Identifying and helping cats with inflammatory hepatobiliary disease - Veterinary Medicine
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Identifying and helping cats with inflammatory hepatobiliary disease
This common liver disease in cats can be acute or chronic and is caused by bacterial infections, liver fluke infestations, and many other conditions. These clinicians help you sort through the types and causes of this disease, so you can plot a course to the best outcome in affected cats.


Cats with nonsuppurative cholangitis are generally considered to have an immune basis for their disease, so they are commonly treated with immunosuppressive drugs (Table 1). Thus, make every effort to identify and treat any underlying chronic infections. Long-term management usually involves administering short-acting corticosteroids (e.g. prednisone). In addition to directly targeting a possible immune-mediated cause, corticosteroids may provide symptomatic relief since they are anti-inflammatory and provide some degree of choleresis.1 Concurrent use of metronidazole has been recommended to modulate cell-mediated immune mechanisms involved with chronic inflammation.1 The use of chlorambucil in addition to corticosteroids has been recommended in the lymphocytic variant of the disease.1 The principal adverse effect seen with chlorambucil therapy is myelosuppression, so monitor the patient's complete blood count results for the first few months. The use of low-dose intermittent methotrexate has been suggested in cases in which severe concurrent fibrosis is noted on histologic examination (sclerosing cholangitis).1 Methotrexate can be associated with myelosuppression and gastrointestinal side effects (e.g. anorexia, vomiting, diarrhea, intestinal ulceration).

For liver fluke infestations, administer praziquantel for three consecutive days (Table 1), and reevaluate the feces for fluke eggs once the dosing regimen is complete.11-13,19 Achieving a cure is unlikely since some studies suggest that praziquantel does not completely eliminate egg production.19

Providing supportive care

Regardless of the type of feline inflammatory hepatobiliary disease, supportive care must be provided to protect hepatocytes from further damage and to promote hepatic regeneration. Immediate needs in systemically ill animals include restoring and maintaining of normal fluid and electrolyte balance.1,2

Table 2: Nonspecific Supportive Treatment of Feline Inflammatory Hepatobiliary Disease
Long-term supportive care includes attention to nutrition. Offer cats a highly palatable, calorie-dense diet to maintain body condition and nitrogen balance. Diets should not be protein-restricted unless renal azotemia (blood urea nitrogen > 80 mg/dl) or overt signs of hepatic encephalopathy (which is extremely rare) are present.1 In patients with concurrent inflammatory bowel disease or pancreatitis, consider a highly digestible, moderately fat-restricted, novel protein diet. Parenteral administration of vitamin B is recommended because chronic liver disease frequently results in cobalamin deficiency and, rarely, thiamine deficiency (Table 2).1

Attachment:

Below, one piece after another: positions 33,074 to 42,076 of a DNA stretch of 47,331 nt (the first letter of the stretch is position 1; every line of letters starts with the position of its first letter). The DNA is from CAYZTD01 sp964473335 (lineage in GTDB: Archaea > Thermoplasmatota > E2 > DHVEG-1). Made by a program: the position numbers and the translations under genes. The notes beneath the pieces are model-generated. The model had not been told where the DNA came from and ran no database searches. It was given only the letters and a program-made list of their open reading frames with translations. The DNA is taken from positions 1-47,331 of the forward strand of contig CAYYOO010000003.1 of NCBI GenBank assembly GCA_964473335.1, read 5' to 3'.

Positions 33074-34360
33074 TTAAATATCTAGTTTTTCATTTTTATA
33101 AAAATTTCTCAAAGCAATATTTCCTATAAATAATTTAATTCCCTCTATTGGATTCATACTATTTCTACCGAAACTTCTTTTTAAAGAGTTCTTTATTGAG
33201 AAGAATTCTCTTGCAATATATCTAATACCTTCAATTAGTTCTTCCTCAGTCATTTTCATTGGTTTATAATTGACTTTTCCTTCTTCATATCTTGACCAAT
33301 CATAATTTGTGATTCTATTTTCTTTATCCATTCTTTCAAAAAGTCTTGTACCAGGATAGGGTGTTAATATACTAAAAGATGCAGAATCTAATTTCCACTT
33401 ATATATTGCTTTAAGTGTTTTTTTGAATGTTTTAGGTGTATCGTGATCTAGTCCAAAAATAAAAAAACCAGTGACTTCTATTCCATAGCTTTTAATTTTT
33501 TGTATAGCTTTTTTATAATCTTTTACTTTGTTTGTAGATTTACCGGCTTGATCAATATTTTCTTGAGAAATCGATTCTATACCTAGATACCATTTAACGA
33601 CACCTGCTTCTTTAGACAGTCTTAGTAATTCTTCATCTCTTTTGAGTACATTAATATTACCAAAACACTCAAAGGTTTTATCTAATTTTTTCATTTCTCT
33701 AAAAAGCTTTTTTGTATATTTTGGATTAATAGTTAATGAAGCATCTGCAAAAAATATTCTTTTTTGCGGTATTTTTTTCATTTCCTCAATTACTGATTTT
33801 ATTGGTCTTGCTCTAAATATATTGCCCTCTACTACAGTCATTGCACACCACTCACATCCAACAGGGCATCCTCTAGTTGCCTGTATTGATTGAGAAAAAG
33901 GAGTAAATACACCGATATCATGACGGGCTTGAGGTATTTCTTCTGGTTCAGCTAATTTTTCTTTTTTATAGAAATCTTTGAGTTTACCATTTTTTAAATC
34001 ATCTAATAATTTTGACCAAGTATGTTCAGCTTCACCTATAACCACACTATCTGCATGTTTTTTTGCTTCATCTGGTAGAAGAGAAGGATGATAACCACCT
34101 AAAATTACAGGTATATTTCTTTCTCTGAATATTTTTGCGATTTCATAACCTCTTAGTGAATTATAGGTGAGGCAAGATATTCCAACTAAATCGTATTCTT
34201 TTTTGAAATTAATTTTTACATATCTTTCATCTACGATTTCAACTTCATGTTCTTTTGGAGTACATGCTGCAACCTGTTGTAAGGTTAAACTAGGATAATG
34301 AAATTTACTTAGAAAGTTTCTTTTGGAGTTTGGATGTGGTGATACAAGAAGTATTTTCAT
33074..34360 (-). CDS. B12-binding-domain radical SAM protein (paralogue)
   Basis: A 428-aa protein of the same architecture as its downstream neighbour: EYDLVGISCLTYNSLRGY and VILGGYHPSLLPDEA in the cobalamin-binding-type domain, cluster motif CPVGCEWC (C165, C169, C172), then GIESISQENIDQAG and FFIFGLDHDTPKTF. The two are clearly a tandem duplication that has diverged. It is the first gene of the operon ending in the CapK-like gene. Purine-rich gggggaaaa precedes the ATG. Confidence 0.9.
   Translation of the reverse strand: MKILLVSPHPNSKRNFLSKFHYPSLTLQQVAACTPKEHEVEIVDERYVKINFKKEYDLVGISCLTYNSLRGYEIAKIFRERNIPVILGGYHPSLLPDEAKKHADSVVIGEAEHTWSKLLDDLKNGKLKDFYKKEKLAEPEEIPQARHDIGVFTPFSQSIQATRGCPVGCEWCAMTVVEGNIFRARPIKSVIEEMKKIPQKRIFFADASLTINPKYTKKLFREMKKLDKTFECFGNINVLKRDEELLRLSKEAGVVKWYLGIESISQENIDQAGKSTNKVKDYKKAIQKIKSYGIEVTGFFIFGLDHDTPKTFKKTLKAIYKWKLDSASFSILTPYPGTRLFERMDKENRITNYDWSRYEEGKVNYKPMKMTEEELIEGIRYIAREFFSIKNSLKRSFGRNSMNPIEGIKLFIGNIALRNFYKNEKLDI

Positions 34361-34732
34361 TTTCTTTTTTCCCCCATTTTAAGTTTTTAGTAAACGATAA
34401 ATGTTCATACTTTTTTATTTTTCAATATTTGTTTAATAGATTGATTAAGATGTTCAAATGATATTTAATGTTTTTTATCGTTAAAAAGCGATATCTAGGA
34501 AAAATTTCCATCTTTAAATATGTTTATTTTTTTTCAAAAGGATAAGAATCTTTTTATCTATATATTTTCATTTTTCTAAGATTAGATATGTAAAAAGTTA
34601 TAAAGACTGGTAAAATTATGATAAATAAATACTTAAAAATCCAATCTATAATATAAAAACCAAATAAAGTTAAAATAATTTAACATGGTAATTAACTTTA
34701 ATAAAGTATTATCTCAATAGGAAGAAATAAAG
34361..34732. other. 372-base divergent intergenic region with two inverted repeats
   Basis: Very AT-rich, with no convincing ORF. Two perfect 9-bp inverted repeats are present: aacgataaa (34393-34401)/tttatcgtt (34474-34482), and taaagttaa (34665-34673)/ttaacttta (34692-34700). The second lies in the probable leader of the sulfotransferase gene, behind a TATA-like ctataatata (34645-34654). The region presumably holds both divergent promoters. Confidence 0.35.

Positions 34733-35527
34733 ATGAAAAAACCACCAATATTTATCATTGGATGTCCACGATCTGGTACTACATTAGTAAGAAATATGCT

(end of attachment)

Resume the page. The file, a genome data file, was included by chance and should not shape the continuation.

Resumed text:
In cats that are anorectic for more than three or four days, consider enteral feeding either through a nasogastric tube in severely ill cats or, preferably, through an esophageal tube in cats stable enough for placement. In cases in which an exploratory celiotomy is elected, consider placing a gastrotomy tube or jejunostomy tube (in cases with concurrent acute pancreatitis). If vomiting is present, gastroprotectants and antiemetics are indicated. Famotidine is the H2-blocking agent of choice because it does not interfere with cytochrome P450 systems. A continuous-rate infusion of metoclopramide may be used to decrease nausea and prevent ileus. Concurrent use of a serotonin antagonist such as dolasetron or ondansetron may be required if nausea is not controlled.

Antioxidants such as alpha tocopherol (vitamin E) and S-adenosylmethionine (SAMe) may also be beneficial in patients with feline inflammatory hepatobiliary disease to scavenge free radicals that may be involved in perpetuating hepatocyte damage (Table 2). SAMe has been shown to modulate inflammation, promote cell replication and protein synthesis, exert cytoprotective effects, and promote sulfation and methylation reactions; it is also an important precursor of intracellular oxidants, including glutathione.20 Low glutathione concentrations are common in feline inflammatory liver diseases.21 Inadequate hepatocellular glutathione concentrations make the liver more susceptible to oxidant damage.21

In some cases of feline inflammatory hepatobiliary disease, especially those cats with evidence of cholestasis in the absence of bile duct obstruction, ursodeoxycholic acid is recommended to increase bile flow (Table 2). Additional beneficial effects of ursodeoxycholic acid may include immunomodulatory properties and suppression of hepatocellular apoptosis.1


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